Turkey Considering Placing S-400 Systems In Qatar, Azerbaijan | World Defense

Turkey Considering Placing S-400 Systems In Qatar, Azerbaijan


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Nov 17, 2017
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Turkey Considering Placing S-400 Systems In Qatar, Azerbaijan
06 July 2019


Turkey may be considering placing the S-400 air defence systems in Qatar or Azerbaijan as a way out of its impasse with Washington.

“The authorities are still examining options about where the S-400s will be placed, with discussions previously held about deploying them in Qatar or Azerbaijan to avoid exacerbating Turkish-US tensions over the purchase,” spokesman for the Turkish president was quoted as saying by Sputnik on Friday.

However, earlier this week, sources revealed that the NATO member state was likely to deploy the first of the two Russian-made S-400 batteries in Ankara while another of those batteries would be installed at a “strategically important location” in the eastern and south-eastern region of Turkey.

“Authorities had originally discussed placing the air defence systems around the Turkish capital,” the spokesman said.

The first batch of the Russian S-400 systems will be loaded onto two cargo planes at a military base on Sunday to be delivered to Turkey next week, reports Haberturk TV.

Turkish president Recep Tayyip Erdogan recently said that Ankara was being treated “unfairly” with respect to the S-400 deal. He has accused former US president Barack Obama for not approving Patriot missile systems that Turkey had earlier requested for.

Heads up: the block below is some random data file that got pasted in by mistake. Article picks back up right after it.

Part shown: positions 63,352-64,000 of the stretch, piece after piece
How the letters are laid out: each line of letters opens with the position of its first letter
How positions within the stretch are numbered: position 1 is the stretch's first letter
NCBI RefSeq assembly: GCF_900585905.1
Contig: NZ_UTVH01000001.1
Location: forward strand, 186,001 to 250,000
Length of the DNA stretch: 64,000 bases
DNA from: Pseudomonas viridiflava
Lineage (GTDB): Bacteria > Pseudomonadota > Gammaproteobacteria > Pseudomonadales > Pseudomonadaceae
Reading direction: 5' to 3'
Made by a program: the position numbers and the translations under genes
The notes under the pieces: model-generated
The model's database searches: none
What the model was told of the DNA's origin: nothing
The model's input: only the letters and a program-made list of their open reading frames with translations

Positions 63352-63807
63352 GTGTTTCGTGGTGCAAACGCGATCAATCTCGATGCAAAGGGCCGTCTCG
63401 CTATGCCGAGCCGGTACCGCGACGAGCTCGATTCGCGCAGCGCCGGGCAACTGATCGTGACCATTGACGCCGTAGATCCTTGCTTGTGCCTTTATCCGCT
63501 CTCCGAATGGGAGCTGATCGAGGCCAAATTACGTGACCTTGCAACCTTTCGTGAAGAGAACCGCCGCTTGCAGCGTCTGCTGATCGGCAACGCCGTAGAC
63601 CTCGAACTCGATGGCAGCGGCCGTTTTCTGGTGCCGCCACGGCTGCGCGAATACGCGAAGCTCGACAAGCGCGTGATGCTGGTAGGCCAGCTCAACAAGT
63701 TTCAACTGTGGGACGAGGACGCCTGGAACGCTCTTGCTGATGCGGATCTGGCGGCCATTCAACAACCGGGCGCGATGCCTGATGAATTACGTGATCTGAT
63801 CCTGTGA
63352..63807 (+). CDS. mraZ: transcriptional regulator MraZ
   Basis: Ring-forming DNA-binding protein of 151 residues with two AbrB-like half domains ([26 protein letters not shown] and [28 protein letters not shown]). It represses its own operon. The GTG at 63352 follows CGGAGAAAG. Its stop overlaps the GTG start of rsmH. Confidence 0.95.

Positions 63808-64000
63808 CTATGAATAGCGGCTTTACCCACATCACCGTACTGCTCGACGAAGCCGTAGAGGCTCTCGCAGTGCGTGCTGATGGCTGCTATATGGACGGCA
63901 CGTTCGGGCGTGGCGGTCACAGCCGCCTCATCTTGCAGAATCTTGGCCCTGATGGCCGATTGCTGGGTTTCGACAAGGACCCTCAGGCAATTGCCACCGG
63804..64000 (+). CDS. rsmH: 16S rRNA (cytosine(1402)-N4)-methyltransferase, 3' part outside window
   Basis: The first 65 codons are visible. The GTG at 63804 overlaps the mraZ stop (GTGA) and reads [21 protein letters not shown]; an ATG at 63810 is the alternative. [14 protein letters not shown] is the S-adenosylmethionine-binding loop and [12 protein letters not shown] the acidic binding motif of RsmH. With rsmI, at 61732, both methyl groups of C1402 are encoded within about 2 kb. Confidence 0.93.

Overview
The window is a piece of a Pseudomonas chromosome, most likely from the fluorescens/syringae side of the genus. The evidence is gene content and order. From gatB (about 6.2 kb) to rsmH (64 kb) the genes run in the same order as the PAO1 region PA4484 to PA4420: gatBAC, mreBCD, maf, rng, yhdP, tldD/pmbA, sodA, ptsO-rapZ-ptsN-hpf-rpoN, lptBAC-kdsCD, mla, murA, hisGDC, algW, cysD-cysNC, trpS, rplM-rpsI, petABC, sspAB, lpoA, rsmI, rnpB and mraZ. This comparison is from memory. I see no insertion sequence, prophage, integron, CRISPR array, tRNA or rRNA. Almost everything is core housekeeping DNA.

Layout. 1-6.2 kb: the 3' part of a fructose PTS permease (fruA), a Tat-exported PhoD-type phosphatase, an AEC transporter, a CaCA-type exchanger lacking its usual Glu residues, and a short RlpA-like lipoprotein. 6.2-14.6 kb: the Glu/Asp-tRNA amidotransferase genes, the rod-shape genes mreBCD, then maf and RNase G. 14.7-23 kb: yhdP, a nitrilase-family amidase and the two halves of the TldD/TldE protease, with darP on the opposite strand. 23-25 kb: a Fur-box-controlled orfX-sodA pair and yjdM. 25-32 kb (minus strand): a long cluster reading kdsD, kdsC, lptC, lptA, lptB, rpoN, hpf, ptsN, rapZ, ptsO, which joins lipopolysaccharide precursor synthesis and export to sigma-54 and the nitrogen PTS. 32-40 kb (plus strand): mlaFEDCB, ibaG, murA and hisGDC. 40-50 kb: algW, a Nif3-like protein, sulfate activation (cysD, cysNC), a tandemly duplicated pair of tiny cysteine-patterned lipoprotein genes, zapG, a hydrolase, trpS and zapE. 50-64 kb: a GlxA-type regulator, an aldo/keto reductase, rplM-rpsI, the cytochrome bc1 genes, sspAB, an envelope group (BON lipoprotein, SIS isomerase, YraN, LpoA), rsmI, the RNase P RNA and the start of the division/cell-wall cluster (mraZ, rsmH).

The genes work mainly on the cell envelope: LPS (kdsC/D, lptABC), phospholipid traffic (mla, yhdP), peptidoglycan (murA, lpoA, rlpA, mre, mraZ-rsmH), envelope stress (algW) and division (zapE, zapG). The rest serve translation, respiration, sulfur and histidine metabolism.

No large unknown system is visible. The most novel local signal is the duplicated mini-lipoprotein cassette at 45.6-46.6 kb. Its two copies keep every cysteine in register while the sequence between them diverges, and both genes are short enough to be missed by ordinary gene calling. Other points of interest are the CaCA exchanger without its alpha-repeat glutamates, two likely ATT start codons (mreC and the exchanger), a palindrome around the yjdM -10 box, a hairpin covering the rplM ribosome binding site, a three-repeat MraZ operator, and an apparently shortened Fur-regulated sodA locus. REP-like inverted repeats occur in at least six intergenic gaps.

Trump responded to the comment, saying, "You have to treat people fairly…and I don't think he was treated fairly."

Erdogan also reportedly accused the US of engaging in "robbery," recalling that Washington and Ankara had signed an agreement on the sale of 116 F-35s to Turkey and now the delivery of the fighters has been put on hold.

Russia and Turkey penned a $2.5 billion agreement on the sale of four battalion sets of S-400s to Turkey in late 2018. A year later, the US cleared a $3.5 billion Patriot missile deal for the country, but Ankara has yet to accept it, saying its terms aren't as good as those provided by Russia for the S-400s, which include a loan agreement, the report said.